So my feeding day was planned as follows: -
0800 – Tea from mess (Red X.) 6 very thin slices of bread, butter and jam.
1100 – Brew of tea made from old tea leaves re-boiled and any cold tea left over from breakfast.
1200 – Midday meal in mess.
1400 – Tea from mess (Red X.)
1700 – Evening meal.
2000 – Tea or cocoa made in room from Red X parcels, bread, butter and jam, 1 biscuit and cheese.
On Sundays it was much the same except that we had no evening meal it all being served at midday and instead of tea at 1400 it was served at 1530. As I write this in February 1945 it has been published in the papers that there is to be a further cut in rations whether it will affect us we do not yet know, but generally it is that the rations for a month at present have got to be made to last 5 weeks or that they are to be cut by 12 ½ %, the fuel is to be cut by 50%. So much for food, I hope that I shall not mention it again in detail, sufficient to prove how weak I am at present is that I find I am unable to do exercise and my practice of getting up early has had to be stopped, I now lay in bed until about 9.30 and have not got the courage or strength to hurry anywhere.
Although I had been in Germany and Silesia before I was not quite sure what kind of weather to expect, it had been a long time ago. The weather in Italy had been cold in winter but in no way severe, the summer had been as you expect glorious, our arrival in Germany was greeted by very sunny and quite pleasant weather almost up to Christmas and then it turned much colder but really not as cold as I expected, it was necessary to wear much more clothes and it was extremely cold during the night and early mornings. I used to sleep in socks and two cardigans but on the whole it was not too bad, though colder than England. Because of the receipt of a Red Cross parcel a week one got sufficient to eat to keep out the cold, the coming of spring made a lot of difference. Walks were introduced which made things a lot better, a sports field was put at our disposal, where I spent some happy times lazing in the sun on my own thinking of home, other times I went on walks they were simply grand, I used to like to roam along alone allowing my thoughts to wander. I should have enjoyed them more so could it have been possible to have a good meal on return, they made me extraordinarily hungry. The return to camp almost broke my heart, the approach to the camp was down a hill the place always reminded me of a pit head, and down my spirits went again. I took advantage of these walks and visits to the sports field on 8 occasions then gave it up because I got so low-spirited. The summer weather was quite warm, shorts and shirtsleeves were the thing, but the sun was too strong for me to read until I was given a pair of sunglasses. At this period I get up at about 6 am and took my bit of exercise, it was grand, the evenings were most peaceful, we were not locked in before 9.30 or 10, and so we were able to have a good stroll up and down the square. This lockup time was quite alright in summer but as winter draws in and the nights got darker so the lock-up became earlier until in December and January we were in our bungalows like naughty school boys at 4.30 and let out again at 7.45 the following morning, I have not been out after dark since being in Germany. But I am supposed to be writing about weather, in November 1944 weather started to be severe, cold weather, cold winds and rain, now we all began to feel the effects of little food, December was extremely cold, snow was the order of the day, I tried to stick it but was far too weak and at the end of December I had to give up my job of QM. During the month of January I was well and truly laid low, I felt such a idiot about it all but I could do nothing and couldn’t keep myself warm. I only left the room to go on check parades and for my food the rest of the time I simply lay in my bed, the only warm place. I have never known it so cold, possibly we should not have felt it had we more food in our tummies, it wasn’t there to be had so it was a case of grin and bear it. I confess that I was in low spirits and demoralised, there is nothing else to say for it, and however I was not the only one. Today is the 8th February 1945 it has been a wonderful day, in consequence I feel much better and am getting more life in me, but I shall not be right until I am once again with my Kit of that I am certain.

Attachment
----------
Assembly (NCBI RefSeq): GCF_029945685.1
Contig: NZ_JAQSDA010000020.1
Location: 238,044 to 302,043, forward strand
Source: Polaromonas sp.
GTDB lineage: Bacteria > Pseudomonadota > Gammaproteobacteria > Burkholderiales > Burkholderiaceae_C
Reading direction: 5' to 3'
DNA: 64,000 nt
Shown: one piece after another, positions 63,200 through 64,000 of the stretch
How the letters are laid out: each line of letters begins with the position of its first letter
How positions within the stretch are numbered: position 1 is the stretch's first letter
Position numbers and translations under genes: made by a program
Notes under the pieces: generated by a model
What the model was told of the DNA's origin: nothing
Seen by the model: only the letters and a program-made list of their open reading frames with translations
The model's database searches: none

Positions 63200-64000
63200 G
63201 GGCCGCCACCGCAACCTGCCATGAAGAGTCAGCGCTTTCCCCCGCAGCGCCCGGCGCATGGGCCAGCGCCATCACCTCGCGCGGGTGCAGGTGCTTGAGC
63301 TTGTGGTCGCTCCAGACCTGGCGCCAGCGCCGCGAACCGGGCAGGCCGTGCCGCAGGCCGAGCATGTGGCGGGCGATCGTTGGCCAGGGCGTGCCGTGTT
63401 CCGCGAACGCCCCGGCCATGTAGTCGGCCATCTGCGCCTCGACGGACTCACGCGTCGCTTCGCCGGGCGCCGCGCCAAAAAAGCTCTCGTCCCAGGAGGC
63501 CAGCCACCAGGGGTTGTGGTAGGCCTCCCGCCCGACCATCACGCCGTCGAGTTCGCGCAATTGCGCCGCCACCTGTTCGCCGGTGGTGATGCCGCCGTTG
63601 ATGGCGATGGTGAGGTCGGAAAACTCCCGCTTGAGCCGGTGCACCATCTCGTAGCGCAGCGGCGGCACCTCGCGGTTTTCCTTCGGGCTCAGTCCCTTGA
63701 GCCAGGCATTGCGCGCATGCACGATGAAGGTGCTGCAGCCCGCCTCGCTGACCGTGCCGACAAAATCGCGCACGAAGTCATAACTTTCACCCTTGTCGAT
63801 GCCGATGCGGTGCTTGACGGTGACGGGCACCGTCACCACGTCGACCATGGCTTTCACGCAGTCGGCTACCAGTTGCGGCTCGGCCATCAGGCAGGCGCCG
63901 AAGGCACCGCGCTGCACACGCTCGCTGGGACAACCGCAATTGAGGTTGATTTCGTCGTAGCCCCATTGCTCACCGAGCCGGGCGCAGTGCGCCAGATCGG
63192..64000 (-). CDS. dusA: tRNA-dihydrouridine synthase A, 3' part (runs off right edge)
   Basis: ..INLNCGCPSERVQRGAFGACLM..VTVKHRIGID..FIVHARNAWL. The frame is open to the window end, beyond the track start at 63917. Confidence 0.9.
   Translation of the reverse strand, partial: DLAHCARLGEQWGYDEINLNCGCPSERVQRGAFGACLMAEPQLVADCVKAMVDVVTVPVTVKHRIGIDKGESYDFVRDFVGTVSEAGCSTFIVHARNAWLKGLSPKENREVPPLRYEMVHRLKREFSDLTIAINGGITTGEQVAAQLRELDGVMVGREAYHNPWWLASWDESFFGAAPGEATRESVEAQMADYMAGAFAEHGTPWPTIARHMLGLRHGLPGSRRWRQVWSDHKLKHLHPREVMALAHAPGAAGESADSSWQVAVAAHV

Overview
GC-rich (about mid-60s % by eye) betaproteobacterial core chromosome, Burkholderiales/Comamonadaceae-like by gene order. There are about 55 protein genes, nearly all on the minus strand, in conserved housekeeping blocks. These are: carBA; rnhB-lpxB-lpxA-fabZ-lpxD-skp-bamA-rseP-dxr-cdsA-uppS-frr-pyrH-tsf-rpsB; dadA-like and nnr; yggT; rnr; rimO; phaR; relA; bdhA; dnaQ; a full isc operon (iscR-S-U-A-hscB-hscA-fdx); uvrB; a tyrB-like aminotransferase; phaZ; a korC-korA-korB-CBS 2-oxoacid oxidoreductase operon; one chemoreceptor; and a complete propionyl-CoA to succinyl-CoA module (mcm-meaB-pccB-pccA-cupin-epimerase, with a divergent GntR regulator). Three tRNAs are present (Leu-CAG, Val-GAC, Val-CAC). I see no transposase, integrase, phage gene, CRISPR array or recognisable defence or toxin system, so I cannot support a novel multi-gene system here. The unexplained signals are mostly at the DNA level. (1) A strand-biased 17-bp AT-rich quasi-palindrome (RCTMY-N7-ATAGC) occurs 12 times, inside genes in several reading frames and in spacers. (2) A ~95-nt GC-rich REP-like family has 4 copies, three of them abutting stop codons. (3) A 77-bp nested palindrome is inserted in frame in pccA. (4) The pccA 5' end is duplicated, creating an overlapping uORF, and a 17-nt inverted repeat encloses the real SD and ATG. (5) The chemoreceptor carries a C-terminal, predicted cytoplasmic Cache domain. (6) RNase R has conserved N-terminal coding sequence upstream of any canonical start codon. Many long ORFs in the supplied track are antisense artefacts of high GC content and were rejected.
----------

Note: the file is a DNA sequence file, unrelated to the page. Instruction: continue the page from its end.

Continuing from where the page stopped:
Week Commencing Sunday 4th February 1945
A telegram has been received on Friday 9th February saying that we may each receive a food parcel a week from the 1st February, the news was received with cheers, it is grand news, but isn’t the news I was hoping for, looking at it with a sober mind I would much sooner have received good war news, all along it has been my opinion that things have got to get worse before better, and this has thrown a spanner in the works, I was hoping we were now going through our last bad period, but apparently that has to come, we have parcels for 5 or 6 weeks. What will happen, then I dread it although summer will be getting here. The conversation of the camp has changed today, up to now everyone was food conscious, what subject will take its place; I do not know probably it will be the reason why the parcels were sent. It is however a great relief to be above that craving feeling and the temptation to break into next days allowance of food. This evening I have sat down to my usual cup of cocoa and bread and butter, but I feel much more satisfied the cocoa was sweet and milky (two days supply), I could taste the butter and jam on the bread, so on the whole I feel good, but good war news would really suit me better.